Degree

Doctor of Philosophy (PhD)

Department

English

Document Type

Dissertation

Abstract

Intertwined Markings: Metafiction in the Digital Age maps the historical and thematic relationship between video games and contemporary works of metafiction first by detailing the intertwined histories of video games and contemporary metafiction, and then by applying new materialist and game studies methodologies to both video games and contemporary novels. Not only does the height of postmodern metafiction directly coincide with the introduction of home consoles and the golden age of arcade video games in the 1970s, but the same postmodern works considered to be canonical in metafiction studies are also those lauded as the first hypertexts in new media studies. I argue that works like Borges’ “The Garden of Forking Paths” and Nabokov’s Pale Fire anticipate multicursal narratives and forefront interactivity, two techniques that have come to define contemporary games. It is no wonder then that both contemporary video games and contemporary novels use metafiction in order to posit inquiries concerning the materiality of their medium, as well as the material makeup of their readers/players, and do so in ways that foreground their technological influence.

The interdisciplinary theory of metafiction outlined in Intertwined Markings calls for a critical rethinking of contemporary metafiction in the digital age. I argue that because contemporary metafiction forefronts its digital influence, an interdisciplinary approach that combines traditional narratology with newer methods in digital media theory is crucial for understanding the socio-political arguments these media texts construct for audiences. Furthermore, transposing games studies methods onto the field of metafiction studies restructures our understandings of not only these texts, but the larger conventions of literary production, since 1) the historical development of new media forms and the history of metafiction are fundamentally connected, and 2) the goal of metafiction has always been to create self-referential spaces for play in order to pose questions about the implicit conventions of all literary works. The history of video games is the history of metafiction; recognizing this allows us to read narrative texts in ways we could not otherwise.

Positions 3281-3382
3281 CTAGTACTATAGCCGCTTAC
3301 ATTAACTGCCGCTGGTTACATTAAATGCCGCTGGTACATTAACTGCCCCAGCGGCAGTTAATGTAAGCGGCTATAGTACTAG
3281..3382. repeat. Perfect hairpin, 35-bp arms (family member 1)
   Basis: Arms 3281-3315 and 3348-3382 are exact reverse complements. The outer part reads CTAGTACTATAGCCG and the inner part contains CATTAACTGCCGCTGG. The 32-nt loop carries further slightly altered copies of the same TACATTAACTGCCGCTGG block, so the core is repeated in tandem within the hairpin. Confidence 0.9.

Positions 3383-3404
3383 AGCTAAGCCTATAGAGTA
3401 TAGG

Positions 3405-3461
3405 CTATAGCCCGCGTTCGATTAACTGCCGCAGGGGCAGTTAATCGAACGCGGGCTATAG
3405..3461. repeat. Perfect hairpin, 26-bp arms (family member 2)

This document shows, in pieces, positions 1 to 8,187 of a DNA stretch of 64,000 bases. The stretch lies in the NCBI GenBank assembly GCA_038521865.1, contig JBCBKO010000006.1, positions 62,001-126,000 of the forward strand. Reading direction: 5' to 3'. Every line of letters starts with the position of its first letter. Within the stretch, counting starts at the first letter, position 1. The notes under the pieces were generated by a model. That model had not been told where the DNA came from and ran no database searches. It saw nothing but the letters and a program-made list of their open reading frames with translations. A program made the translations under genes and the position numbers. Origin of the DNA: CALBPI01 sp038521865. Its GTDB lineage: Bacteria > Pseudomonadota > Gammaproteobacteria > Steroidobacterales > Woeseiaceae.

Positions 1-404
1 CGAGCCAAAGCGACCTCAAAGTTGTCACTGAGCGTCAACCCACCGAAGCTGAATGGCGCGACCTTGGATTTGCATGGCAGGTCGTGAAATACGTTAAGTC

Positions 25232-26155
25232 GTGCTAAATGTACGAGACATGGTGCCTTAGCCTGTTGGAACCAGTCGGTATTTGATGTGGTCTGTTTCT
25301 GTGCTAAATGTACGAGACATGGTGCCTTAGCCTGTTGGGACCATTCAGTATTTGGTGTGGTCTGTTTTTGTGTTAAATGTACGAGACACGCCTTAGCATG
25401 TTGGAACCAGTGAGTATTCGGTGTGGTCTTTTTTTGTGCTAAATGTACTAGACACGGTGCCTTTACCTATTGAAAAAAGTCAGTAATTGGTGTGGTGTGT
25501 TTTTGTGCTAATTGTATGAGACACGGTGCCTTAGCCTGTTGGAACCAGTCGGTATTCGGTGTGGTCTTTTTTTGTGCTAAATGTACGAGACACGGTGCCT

Date

2-27-2019

Committee Chair

Costello, Brannon

Available for download on Wednesday, February 25, 2026

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